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:: Volume 11-Issue 2, Spring 2024 (In press) ::
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Contamination and risk assessment of heavy metals in water and fish obtained in Bunza River in Kebbi State, Nigeria
Tajudeen Yahaya , Lawal Nana Aisha , Abdulrahman Sani Kalgo , Nasiru Muhammad , Muhammad-Jamil Abubakar , Mohammed Umar Faruk
Corresponding author: Department of Biological Sciences, Federal University Birnin Kebbi, PMB 1157, Kebbi State, Nigeria , yahayatajudeen@gmail.com
Abstract:   (103 Views)
Background: Fish are consumed worldwide due to their nutritional and health benefits; however, heavy metal pollution is compromising their safety. This study aimed to determine heavy metal safety in water and fish, specifically tilapia (Oreochromis niloticus) and catfish (Clarias gariepinus), collected from Bunza River in Kebbi State, Nigeria.
Methods: Water and fish samples underwent analysis for zinc (Zn), cadmium (Cd), copper (Cu), and lead (Pb) using atomic absorption spectroscopy. The obtained values were then utilized to assess the associated health risks.
Results: The atomic absorption spectroscopy of fish revealed significant differences (P < 0.05) between heavy metal concentrations in the fish organs and FAO/WHO standards. It indicated non-tolerable concentrations of copper (1.77-5.24 mg kg-1) and lead (1.85-4.53 mg kg-1). The estimated daily intake (EDI) of Pb and Cd through fish consumption was above the recommended daily intake (RDI). However, the hazard quotient (HQ) and health risk index (HI) of all the heavy metals were within tolerable limits ( < 1). On water samples, non-tolerable levels of the heavy metals and significant differences (P < 0.05) were observed when compared with the standards. The water samples had average concentrations of Cu (4.64 ± 0.62 mg kg-1), Pb (1.78 ± 0.70 mg kg-1), Cd (0.50 ± 0.02 mg kg-1), and Zn (18.90 ± 3.08 mg kg-1). The average daily ingestion (ADI) and HQ of the heavy metals through the consumption of the water were above the recommended limits.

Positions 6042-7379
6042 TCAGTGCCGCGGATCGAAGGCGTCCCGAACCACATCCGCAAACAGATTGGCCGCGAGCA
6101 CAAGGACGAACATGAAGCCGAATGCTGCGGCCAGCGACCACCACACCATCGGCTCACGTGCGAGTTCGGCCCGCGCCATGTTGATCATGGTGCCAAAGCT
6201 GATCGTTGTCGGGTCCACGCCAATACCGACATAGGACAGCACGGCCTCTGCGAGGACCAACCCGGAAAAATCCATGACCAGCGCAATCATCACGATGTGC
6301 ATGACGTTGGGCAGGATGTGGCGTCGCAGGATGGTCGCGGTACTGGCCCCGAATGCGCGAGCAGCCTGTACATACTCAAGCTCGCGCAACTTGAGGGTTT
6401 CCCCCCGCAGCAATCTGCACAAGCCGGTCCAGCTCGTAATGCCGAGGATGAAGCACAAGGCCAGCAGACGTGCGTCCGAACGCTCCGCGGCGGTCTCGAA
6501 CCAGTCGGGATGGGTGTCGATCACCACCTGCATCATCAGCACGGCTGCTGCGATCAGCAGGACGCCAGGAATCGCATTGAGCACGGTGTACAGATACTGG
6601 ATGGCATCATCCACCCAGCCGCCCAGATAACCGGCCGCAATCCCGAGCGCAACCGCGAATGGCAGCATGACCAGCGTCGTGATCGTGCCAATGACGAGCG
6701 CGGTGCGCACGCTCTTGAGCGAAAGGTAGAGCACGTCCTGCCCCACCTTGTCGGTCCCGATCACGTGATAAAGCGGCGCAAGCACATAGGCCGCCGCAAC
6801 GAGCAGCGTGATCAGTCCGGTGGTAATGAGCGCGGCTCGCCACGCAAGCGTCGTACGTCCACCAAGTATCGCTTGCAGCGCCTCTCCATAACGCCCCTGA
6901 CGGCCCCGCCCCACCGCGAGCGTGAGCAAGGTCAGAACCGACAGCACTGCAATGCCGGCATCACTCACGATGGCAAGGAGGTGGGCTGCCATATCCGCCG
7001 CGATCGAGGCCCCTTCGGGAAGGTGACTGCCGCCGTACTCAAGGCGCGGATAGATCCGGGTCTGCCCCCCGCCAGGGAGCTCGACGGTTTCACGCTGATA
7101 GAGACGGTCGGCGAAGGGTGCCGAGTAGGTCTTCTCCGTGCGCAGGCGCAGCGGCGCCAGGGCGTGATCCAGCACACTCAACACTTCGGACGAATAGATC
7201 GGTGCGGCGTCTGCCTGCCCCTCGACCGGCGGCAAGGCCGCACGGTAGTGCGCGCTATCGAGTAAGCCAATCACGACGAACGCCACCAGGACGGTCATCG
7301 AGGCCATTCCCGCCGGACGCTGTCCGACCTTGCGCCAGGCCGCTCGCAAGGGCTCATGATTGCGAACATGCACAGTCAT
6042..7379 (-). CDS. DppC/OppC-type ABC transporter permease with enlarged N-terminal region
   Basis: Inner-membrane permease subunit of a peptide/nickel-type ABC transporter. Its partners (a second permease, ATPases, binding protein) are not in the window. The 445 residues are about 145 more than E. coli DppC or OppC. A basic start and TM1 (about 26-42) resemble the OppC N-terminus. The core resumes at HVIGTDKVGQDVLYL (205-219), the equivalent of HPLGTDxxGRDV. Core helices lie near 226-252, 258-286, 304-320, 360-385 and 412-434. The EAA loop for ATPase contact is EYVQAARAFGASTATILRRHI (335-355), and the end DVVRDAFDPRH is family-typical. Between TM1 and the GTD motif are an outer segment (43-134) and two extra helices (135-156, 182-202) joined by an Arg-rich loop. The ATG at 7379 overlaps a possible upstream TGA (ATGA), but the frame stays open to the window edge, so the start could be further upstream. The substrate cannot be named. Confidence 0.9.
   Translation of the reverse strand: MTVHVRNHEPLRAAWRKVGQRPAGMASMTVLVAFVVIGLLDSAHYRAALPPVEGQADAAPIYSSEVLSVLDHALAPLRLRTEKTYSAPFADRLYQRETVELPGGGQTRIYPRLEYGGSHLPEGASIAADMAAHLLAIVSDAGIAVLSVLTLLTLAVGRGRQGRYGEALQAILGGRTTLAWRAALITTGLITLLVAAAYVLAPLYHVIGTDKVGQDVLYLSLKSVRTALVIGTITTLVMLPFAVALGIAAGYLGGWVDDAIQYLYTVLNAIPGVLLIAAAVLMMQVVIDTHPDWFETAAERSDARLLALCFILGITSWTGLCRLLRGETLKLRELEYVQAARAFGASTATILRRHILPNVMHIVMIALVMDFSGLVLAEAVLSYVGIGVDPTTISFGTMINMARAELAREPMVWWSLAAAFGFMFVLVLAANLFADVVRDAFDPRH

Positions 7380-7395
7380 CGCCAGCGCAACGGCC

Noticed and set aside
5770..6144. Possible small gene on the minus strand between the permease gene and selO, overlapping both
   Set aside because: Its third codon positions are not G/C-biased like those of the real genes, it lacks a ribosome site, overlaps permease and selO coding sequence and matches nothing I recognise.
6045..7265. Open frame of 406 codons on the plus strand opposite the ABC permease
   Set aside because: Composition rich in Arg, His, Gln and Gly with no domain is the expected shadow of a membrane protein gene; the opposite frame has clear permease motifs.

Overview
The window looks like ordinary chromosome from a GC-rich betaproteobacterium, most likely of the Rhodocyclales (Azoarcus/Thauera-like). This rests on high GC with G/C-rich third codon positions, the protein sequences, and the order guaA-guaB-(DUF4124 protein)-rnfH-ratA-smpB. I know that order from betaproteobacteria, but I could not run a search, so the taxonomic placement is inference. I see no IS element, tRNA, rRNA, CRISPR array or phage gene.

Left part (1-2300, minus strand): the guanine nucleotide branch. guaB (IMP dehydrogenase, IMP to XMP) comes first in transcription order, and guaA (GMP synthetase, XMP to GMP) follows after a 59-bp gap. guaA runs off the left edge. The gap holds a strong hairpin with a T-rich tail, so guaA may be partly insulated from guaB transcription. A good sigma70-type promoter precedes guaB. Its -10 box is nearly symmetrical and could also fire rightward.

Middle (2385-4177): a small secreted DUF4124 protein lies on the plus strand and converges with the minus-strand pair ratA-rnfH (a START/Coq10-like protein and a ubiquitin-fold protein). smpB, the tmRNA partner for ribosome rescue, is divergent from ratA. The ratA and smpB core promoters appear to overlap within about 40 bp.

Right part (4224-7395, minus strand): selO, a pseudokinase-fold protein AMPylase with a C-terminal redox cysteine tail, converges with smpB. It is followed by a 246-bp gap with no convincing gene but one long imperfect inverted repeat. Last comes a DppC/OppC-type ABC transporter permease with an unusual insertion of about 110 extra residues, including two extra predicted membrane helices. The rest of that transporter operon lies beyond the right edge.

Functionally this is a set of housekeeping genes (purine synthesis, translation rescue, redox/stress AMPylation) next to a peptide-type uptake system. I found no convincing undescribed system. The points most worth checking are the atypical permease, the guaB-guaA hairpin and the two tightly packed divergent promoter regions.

Conclusion: Based on the results, the fish and water samples could cause heavy metal-related toxicity. There is a need for policies aimed at decontaminating the river.
Keywords: Atomic absorption spectroscopy, Catfish (Clarias gariepinus), Estimated daily intake, Health risk index, Heavy metals
Full-Text [PDF 1457 kb]   (46 Downloads)    
Type of Study: Original Article | Subject: General
Received: 2024/04/29 | Accepted: 2024/04/22
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